Stateside with Cynthia Canty

Monday through Thursday @ 3:00 p.m. & 10 p.m.

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Conversations about what matters in Michigan.

Stateside with Cynthia Canty covers a wide range of Michigan news and policy issues — as well as culture and lifestyle stories. In keeping with Michigan Radio’s broad coverage across southern Michigan, Stateside with Cynthia Canty will focus on topics and events that matter to people all across the state.

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Stateside
5:12 pm
Wed May 15, 2013

Fatal plane crash survivors appear in 'Sole Survivor'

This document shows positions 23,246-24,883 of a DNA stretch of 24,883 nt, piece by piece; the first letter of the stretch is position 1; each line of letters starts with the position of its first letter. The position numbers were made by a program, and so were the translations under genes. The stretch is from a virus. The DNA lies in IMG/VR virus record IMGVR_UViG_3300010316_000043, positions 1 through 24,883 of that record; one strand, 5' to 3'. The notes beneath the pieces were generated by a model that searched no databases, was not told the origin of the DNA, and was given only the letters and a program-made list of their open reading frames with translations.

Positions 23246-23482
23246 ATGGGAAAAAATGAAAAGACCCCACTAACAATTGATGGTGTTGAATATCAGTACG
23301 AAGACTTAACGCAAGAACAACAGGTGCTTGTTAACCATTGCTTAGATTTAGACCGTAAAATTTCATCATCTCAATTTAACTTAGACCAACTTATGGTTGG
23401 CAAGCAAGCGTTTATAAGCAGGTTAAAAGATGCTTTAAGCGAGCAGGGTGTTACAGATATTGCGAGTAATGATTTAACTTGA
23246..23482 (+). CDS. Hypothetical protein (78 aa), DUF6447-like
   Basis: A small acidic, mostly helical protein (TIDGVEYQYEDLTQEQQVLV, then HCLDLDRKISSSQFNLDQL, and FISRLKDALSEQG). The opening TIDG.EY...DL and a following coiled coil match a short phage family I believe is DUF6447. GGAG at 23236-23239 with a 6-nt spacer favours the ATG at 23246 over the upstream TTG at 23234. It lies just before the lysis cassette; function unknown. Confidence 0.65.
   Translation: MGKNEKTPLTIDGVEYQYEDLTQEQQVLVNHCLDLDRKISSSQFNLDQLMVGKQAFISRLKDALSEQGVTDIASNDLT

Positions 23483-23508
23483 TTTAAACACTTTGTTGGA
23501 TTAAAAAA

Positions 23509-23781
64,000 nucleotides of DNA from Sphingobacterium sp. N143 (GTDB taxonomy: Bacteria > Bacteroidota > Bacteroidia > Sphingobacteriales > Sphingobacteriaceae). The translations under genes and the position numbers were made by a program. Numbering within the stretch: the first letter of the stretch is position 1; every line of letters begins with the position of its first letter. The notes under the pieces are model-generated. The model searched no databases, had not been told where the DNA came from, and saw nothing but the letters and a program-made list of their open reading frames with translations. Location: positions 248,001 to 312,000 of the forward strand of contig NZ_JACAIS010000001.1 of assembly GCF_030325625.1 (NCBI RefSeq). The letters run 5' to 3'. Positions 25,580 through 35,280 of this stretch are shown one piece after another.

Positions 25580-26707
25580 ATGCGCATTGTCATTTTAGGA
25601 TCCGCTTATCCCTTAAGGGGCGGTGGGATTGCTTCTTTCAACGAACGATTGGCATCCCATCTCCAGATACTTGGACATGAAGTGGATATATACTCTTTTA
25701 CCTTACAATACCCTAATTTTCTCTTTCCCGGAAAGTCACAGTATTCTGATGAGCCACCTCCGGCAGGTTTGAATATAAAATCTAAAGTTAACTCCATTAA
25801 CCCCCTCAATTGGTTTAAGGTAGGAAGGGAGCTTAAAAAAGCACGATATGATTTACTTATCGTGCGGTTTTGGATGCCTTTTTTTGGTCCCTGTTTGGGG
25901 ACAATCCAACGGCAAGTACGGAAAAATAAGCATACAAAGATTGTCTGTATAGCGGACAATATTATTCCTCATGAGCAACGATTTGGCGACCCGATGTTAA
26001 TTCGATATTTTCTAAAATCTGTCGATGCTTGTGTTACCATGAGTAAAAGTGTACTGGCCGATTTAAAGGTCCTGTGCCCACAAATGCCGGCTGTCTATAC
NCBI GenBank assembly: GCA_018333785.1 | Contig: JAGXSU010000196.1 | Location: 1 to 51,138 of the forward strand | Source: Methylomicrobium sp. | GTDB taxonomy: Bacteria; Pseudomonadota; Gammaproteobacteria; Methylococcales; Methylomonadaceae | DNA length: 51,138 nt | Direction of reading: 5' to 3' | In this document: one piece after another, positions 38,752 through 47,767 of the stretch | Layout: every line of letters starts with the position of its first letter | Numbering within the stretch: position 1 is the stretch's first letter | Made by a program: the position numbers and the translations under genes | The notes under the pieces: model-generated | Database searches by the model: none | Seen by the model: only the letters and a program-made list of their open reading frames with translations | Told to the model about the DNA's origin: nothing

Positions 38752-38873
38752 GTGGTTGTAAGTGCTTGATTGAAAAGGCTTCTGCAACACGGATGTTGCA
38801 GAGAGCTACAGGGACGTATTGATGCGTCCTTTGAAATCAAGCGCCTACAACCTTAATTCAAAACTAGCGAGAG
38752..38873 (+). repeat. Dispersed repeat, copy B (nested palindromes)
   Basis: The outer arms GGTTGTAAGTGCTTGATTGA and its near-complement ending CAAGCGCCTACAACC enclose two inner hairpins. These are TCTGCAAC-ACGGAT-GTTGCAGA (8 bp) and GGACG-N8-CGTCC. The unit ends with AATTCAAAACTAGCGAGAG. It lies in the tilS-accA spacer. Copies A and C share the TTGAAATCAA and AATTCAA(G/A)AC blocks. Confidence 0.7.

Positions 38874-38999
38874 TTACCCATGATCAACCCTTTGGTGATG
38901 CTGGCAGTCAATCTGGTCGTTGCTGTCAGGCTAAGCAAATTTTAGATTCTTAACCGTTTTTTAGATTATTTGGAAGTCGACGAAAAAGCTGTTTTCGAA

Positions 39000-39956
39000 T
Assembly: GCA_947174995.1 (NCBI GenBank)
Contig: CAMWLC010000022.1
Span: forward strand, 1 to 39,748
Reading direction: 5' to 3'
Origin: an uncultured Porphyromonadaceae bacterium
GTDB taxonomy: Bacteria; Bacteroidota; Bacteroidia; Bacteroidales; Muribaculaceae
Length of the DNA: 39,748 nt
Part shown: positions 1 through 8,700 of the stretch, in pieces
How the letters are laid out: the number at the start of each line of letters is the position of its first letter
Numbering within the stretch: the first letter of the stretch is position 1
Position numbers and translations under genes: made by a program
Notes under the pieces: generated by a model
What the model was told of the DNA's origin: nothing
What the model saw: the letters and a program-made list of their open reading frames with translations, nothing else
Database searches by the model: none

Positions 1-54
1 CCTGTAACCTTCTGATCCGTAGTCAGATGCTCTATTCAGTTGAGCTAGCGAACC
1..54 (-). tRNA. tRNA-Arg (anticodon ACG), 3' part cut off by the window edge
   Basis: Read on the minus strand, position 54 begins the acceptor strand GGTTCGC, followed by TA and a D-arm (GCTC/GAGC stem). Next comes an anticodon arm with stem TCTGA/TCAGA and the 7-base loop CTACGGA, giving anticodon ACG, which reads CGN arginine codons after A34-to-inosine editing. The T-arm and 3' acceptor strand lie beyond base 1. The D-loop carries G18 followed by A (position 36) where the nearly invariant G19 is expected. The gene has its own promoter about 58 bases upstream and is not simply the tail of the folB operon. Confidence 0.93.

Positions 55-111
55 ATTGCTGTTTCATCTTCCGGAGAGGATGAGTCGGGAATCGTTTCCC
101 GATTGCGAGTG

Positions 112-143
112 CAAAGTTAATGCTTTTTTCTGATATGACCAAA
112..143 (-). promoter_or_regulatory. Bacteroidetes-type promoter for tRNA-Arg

Documentary features survivors of fatal plane crashes
Andrey Belenko Flickr

An interview with director Ky Dickens.

If you lived in Michigan in the summer of 1987, you might remember one news story that was set apart from the others. 

It was the evening of August 16 when Northwest flight 255 took off from Detroit Metro Airport, headed to Phoenix. Moments after the plane took off, the MD-80 tilted slightly -- enough for the left wing to clip a light pole, shear the top off of a rental car building, and crash where Middlebelt meets I-94. 

154 people aboard the plane and two on the ground were killed. But there was one survivor: four-year-old Cecilia Cichan. 

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Politics & Culture
4:56 pm
Wed May 15, 2013

Stateside for Wednesday, May 15th, 2013

Budget officials in Lansing met today to take a look at the state's finances.

On today's show, we have an update on the state's proverbial bank account and what it means for you.

And, then, if you were living in Michigan in the summer of 1987 - you probably haven't forgotten the story.